State TV said parliament would convene Thursday. Under the constitution, parliament can declare a 30-day state of emergency on a two-thirds vote by its members, granting the prime minister the necessary powers to run the country. Legal experts said that could include powers to impose curfews, restrict public movements and censor the media.
“What happened is a disaster by any standard,” parliament speaker Osama al-Nujaifi — a Sunni from Mosul — said in a televised address. “The presence of these terrorist groups in this vast province ... threatens not just the security and the unity of Iraq, but the whole Middle East,” he said.
He said militants had seized helicopters at Mosul airport and captured weapons depots, and captured several villages and a military airbase further south in Salahuddin province, he said.
Residents began fleeing Mosul — though the size of the flight was not yet clear. A government employee who lives about a mile from the provincial government building, Umm Karam, said she left with her family Tuesday morning.
“The situation is chaotic inside the city and there is nobody to help us,” she said, speaking on condition she be identified by a nickname for fear of her safety. “We are afraid ... There is no police or army in Mosul.”
The assault in Mosul is also a sign of Iraq’s reversals since American forces left the country in late 2011. Militants ramped their insurgency back up over the past two years. The Islamic State has presented itself as the Sunni community’s champion against al-Maliki’s Shiite-led government as the group fights on both sides of the border in what Iraqi officials have said is an attempt to carve out an enclave for itself in western Iraq and eastern Syria.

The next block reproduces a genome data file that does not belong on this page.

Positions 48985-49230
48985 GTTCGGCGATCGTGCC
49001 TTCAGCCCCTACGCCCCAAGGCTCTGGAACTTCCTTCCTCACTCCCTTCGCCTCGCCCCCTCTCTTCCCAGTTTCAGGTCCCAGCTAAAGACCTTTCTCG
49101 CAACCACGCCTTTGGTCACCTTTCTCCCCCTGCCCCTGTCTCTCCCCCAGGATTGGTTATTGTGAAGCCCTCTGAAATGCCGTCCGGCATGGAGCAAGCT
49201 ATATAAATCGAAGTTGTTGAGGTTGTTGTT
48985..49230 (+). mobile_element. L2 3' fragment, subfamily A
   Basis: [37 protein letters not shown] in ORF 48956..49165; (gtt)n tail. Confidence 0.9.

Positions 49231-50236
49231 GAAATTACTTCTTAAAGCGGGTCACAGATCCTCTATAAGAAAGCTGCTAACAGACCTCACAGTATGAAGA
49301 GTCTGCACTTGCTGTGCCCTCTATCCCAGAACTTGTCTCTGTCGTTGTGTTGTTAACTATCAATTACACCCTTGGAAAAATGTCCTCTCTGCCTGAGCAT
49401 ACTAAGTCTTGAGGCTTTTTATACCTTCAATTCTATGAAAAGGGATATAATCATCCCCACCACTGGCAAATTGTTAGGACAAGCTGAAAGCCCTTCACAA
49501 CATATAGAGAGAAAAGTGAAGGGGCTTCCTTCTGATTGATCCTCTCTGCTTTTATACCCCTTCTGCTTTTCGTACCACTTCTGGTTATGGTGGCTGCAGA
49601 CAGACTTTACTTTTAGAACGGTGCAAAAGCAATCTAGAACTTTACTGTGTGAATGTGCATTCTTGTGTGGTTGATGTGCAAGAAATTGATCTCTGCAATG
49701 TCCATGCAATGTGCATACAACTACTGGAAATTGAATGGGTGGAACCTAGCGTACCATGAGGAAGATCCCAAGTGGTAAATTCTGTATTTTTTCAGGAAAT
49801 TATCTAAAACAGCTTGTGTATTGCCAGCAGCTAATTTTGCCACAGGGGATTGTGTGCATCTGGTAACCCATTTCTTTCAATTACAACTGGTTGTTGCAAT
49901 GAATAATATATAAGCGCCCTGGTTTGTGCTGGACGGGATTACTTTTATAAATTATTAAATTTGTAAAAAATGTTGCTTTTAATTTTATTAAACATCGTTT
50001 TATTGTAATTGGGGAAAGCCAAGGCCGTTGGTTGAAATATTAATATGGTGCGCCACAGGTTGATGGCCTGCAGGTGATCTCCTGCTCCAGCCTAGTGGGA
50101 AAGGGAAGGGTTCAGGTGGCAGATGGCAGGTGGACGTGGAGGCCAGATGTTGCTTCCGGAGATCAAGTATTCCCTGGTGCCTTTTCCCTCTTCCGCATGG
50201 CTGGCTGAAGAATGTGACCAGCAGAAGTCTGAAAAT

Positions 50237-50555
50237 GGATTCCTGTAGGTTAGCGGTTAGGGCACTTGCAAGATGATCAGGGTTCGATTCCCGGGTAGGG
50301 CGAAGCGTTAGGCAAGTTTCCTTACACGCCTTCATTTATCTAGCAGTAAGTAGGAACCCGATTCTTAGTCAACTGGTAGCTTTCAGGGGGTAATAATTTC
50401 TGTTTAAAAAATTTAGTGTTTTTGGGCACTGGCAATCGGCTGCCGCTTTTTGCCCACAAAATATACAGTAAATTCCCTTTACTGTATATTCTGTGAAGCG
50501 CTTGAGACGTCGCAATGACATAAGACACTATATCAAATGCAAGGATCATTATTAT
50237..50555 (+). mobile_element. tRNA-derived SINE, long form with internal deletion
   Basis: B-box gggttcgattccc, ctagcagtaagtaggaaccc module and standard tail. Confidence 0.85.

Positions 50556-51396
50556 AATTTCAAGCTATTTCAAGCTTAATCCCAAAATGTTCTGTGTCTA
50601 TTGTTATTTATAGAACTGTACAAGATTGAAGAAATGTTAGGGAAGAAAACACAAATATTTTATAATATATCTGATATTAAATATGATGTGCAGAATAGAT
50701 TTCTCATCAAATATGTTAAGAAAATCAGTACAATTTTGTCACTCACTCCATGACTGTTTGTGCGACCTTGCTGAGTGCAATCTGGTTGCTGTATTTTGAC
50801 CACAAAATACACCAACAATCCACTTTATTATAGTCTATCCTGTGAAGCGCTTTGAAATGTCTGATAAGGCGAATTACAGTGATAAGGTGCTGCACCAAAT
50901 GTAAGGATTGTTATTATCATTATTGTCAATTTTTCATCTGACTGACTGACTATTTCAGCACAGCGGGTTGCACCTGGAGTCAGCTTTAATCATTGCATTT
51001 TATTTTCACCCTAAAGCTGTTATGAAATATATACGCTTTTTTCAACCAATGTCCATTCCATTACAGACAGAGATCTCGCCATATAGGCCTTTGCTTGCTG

The group, which was once al-Qaida’s branch in Iraq, was thrown out of the terrorist network after it expanded its operations in Syria against the orders of al-Qaida leader Ayman al-Zawahri. It is considered one of the most ruthless rebel forces fighting to topple President Bashar Assad in Syria, where it has in seized a major city in the east and other territory.
In Iraq, the group rose up earlier this year to take over Fallujah and parts of the nearby city of Ramadi, the capital of Anbar province. It has also been carrying out a campaign of bombings and other violence in Baghdad and other parts of the country.
In the Mosul fighting, insurgents armed with machineguns and rocket-propelled grenade launchers stormed the provincial headquarters building late Monday, overpowering guards in a short firefight, according to Ali Mahmoud, the media official for Ninevah province.
He confirmed accounts by Mosul residents that many of the police and army forces that had been stationed in the city had disappeared by Tuesday.
Provincial governor Atheel al-Nujaifi, the parliament speaker’s brother, was in a nearby guest house. He managed to escape the area and left the city, though he continues to monitor the situation, Mahmoud said.
On Monday, the governor had urged residents to fend off the attackers.
“I call upon the men of Mosul to stand firm in their areas and to defend them against the strangers and to form public committees in their districts to help their people and to protect their areas,” he said in a transcript of a speech posted online.
Schreck reported from Dubai, United Arab Emirates.